While I'm fortunate to have two publications already as a master's student applying for PhD programs, I'm still learning the full impact of research. Having a strong CV is important, but beyond that, I'm curious what the bigger significance might be.

My supervisor just excitedly messaged me that our paper was cited twice at a conference this week! I'm happy about it, but I'm also not sure how I should feel. I also don't quite understand why it's such a big deal.

Can you explain why these citations are so important?

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    because there's no point in doing research if nobody reads it :)
    – ACarter
    Commented Apr 3 at 16:00
  • 2
    Why do you do research, and why do you write papers? Whats your motivation for doing so? Do you want to make an academic career, or is the PhD just your meal ticket to a nicely paid industry position (nothing wrong with that, btw). Answering that will tell you a lot about your own and possibly others motivations.
    – Polygnome
    Commented Apr 4 at 13:34
  • Because in general, no one cites master's theses? Most masters theses are honestly not of citation-worth quality, mines included :-) You should be really happy that some people actually considered your master's thesis to be useful, you're doing a great job at the master's level!
    – xuq01
    Commented Apr 7 at 16:17

4 Answers 4


You should feel however you feel. That said, citations mean that someone read your work, thought that it was interesting enough to build on or at the least draw attention to. Well done.


For someone at the early career stage, being cited means that your work is having an impact in your field. That in turn is an advantage in seeking your next job. The market is tough in many (most?) fields. Everything positive helps.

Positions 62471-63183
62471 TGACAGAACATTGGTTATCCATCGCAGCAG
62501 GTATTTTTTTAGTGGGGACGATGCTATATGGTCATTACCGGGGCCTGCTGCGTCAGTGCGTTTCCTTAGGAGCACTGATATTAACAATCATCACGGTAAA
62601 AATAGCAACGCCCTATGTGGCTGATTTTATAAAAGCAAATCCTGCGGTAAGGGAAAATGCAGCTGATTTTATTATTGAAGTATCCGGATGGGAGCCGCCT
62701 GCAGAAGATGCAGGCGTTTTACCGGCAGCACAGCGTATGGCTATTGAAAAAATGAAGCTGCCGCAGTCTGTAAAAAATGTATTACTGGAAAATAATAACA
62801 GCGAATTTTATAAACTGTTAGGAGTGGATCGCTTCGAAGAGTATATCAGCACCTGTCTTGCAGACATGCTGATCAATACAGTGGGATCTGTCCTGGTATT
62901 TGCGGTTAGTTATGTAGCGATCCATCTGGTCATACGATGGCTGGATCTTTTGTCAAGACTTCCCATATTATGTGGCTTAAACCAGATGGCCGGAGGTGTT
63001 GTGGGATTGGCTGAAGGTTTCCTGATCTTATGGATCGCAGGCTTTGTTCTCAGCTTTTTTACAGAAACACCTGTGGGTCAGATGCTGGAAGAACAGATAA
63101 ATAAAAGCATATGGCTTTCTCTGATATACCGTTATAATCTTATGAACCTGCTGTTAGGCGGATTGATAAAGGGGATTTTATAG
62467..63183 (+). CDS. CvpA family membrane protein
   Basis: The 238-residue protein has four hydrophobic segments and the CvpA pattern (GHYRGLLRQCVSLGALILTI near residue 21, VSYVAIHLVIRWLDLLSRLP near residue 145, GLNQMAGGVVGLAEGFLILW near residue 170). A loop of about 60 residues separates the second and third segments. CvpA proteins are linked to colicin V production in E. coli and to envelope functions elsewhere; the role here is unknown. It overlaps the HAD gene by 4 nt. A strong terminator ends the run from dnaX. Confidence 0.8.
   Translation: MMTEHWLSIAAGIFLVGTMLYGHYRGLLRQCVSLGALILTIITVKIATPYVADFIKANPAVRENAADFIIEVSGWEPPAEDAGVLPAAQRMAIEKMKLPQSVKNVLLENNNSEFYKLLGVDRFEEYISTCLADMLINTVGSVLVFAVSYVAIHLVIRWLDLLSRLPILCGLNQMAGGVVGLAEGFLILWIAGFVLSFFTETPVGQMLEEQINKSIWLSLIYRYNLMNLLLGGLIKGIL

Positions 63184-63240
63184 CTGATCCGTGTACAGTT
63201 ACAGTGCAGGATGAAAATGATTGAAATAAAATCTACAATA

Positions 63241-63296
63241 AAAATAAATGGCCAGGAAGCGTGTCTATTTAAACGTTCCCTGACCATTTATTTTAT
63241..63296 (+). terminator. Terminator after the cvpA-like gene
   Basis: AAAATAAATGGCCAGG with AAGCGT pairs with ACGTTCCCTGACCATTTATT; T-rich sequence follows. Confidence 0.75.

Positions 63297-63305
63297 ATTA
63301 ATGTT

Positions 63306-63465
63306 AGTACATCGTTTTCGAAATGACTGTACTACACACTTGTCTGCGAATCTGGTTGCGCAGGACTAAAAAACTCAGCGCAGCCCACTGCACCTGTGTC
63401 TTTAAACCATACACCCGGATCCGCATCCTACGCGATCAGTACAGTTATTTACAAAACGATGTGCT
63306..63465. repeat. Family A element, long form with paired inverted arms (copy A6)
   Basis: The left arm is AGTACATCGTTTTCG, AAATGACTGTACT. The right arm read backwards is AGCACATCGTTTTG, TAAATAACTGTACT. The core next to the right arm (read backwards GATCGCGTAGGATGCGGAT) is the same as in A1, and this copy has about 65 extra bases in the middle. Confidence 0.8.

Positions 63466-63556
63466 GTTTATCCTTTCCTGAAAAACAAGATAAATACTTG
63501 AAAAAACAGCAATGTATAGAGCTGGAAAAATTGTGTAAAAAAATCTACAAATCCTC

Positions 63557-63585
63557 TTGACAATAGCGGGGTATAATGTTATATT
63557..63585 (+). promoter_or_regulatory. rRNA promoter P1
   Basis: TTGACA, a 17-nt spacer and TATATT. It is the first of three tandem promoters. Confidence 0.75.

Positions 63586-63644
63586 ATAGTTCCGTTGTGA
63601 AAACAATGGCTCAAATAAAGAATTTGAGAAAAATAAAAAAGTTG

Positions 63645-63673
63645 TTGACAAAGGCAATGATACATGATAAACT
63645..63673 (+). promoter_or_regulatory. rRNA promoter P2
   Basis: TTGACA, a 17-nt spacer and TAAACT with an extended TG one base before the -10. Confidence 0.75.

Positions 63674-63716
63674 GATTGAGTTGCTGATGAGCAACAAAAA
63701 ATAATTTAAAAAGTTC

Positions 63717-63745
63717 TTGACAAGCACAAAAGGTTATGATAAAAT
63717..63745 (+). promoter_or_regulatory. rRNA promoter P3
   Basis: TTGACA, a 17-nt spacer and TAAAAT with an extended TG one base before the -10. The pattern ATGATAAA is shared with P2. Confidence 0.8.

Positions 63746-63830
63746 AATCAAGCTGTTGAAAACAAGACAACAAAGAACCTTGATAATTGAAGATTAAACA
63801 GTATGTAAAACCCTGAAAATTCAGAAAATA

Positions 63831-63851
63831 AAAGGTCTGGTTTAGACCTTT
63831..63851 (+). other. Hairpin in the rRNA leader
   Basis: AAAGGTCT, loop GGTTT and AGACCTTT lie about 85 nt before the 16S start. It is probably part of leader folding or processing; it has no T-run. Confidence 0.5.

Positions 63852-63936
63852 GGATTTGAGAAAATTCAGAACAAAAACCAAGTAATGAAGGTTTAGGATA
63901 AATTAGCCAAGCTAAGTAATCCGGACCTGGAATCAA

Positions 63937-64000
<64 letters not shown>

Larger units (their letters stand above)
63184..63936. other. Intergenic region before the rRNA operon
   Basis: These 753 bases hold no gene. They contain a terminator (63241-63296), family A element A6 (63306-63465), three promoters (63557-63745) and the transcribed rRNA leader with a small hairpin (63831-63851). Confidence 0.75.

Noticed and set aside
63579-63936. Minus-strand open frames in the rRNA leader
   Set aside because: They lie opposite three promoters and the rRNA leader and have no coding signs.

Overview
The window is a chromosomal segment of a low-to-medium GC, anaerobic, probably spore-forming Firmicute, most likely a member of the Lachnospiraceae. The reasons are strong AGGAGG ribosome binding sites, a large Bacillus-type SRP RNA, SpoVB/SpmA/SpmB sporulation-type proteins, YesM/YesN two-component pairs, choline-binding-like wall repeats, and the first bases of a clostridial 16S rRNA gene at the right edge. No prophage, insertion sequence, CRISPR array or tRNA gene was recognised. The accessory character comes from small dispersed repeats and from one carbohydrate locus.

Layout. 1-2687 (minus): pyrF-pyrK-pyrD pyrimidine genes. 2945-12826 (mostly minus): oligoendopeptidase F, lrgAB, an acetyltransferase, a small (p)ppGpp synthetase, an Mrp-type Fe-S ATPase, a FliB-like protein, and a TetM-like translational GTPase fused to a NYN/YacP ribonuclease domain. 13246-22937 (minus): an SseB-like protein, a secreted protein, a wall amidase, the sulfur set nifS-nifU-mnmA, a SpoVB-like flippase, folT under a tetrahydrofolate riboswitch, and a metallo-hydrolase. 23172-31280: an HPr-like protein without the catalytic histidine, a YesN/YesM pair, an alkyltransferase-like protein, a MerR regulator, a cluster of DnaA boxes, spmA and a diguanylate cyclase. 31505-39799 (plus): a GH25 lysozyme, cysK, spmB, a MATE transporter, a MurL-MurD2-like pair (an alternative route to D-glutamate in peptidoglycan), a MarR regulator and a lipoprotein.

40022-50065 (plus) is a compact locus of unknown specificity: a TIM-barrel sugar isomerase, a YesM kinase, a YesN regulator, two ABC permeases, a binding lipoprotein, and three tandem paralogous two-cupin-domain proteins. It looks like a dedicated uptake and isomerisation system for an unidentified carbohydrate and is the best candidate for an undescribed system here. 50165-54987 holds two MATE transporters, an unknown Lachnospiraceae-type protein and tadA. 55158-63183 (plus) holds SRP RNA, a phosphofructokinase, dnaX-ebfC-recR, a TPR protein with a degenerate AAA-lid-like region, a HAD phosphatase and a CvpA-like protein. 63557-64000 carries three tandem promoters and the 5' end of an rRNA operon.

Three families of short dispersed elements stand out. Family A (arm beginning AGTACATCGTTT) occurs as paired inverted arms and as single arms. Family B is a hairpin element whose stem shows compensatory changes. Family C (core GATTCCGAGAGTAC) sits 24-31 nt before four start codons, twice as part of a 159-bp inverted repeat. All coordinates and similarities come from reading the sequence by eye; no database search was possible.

For later in your career it probably means less until it comes time for promotion. At some places citations of your research can help in tenure decisions or for later promotions.

Some universities give awards of various kinds to faculty (Professor of the Year). Again, the committees or others giving the awards might look at citations.

Personally, it can just be a warm and fuzzy feeling that what you have done is appreciated and valued by colleagues.

I was actually surprised that my dissertation work was cited as it was so esoteric that only a few people in the world had much interest. Once I was a full professor I never thought about it.


Because you asked for the bigger significance: Science is a collective endeavour to build and improve the house of human knowledge, and publishing a paper is like laying a little Lego brick. Getting cited typically means someone built upon your brick. It's a necessary step for your contribution to become a relevant part of the building, rather than a dead end, which many (most?) of our bricks turn out to be.


Other anwers also missed an important value of citing - it affects your h-index. This index is a metric used to quantitatively compare impact made by researchers, and indirectly can affect your influence in academia or in job search.

The h-index is defined as the maximum value of h such that the given author/journal has published at least h papers that have each been cited at least h times.

So e.g. if you publish 1000 papers with 1 citation, your h-index is 1. If you publish 1 paper with 1000 citations your h-index is still 1. Yet if you publish 50 of papers with atleast 50 citations each, you get score of 50, and you'll be considered a very distinguished researcher

The h-index can be seen for other people on scholar.google.com, e.g. https://scholar.google.com/citations?user=WLN3QrAAAAAJ&hl=en

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    While I consider h-index is part of the problem in academia, not the solution, and hope it's use perishes, your answer is arguably the most pragmatic answer to the OP's question. Commented Apr 4 at 15:09

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